21 Jul

A Too Often Forgotten Question for Your CEO’s Annual Review Conversation

One of the core responsibilities of a board of directors is to evaluate the executive of the organization. This is actually part of the broader board role of hiring, evaluating, supporting and if need be, firing and replacing, the executive.

Evaluation and review is sometimes done by the executive committee, a personnel committee or a compensation committee, or in the case of a learning institute, a head support and evaluation committee. The evaluation usually consists of a self-evaluation, input from a sample of those who report to the executive, board members, donors and other stakeholders, and an assessment of progress made against the executive’s previously established goals. Sometimes an outside consultant will be hired to perform a 360-review. In best practice, a written report is prepared.

In most cases, the chair of the board has a meeting, or a series of meetings, with executive to discuss the review and next year’s compensation and to outline new goals for the coming year.

There is one question that is notably too often missing from this review conversation. Ready, here it is: How can the board better support you? And if the chair is self-reflective, how can I, the chair, be a better partner to you, the executive?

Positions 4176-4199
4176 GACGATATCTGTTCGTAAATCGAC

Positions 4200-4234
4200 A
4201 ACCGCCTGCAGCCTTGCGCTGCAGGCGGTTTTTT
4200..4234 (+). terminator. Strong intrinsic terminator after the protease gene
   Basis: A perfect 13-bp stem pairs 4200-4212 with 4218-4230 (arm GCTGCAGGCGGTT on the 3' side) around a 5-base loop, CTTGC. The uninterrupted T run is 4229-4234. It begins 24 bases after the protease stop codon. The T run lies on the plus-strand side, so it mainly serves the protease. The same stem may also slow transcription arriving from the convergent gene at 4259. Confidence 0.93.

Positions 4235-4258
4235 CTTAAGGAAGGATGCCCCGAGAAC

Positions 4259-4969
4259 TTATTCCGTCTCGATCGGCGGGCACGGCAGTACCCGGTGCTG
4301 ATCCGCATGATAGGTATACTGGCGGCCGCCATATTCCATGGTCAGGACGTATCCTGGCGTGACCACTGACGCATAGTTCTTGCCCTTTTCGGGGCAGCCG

The best boards do board assessment and self-evaluation, but it is often not connected in time or thought to the executive’s review process. It should be. The board can be reviewed. Executives can be reviewed. But the relationship must also be examined and discussed. Please don’t forget to ask this important question. Successful non-profits depend on dynamic, honest and supportive partnerships between the executive and the board.

Nanette Fridman, MPP, JD, is a strategist and coach for values-driven organizations and leaders. She is the President of Fridman Strategies, Inc., a consulting firm specializing in governance, fundraising, strategic planning, and leadership and team development. Nanette is the author of On Board: What Current and Aspiring Board Members Must Know About Nonprofits & Board Service and Holding the Gavel: What Nonprofit Board Chairs Need to Know. She can be reached at


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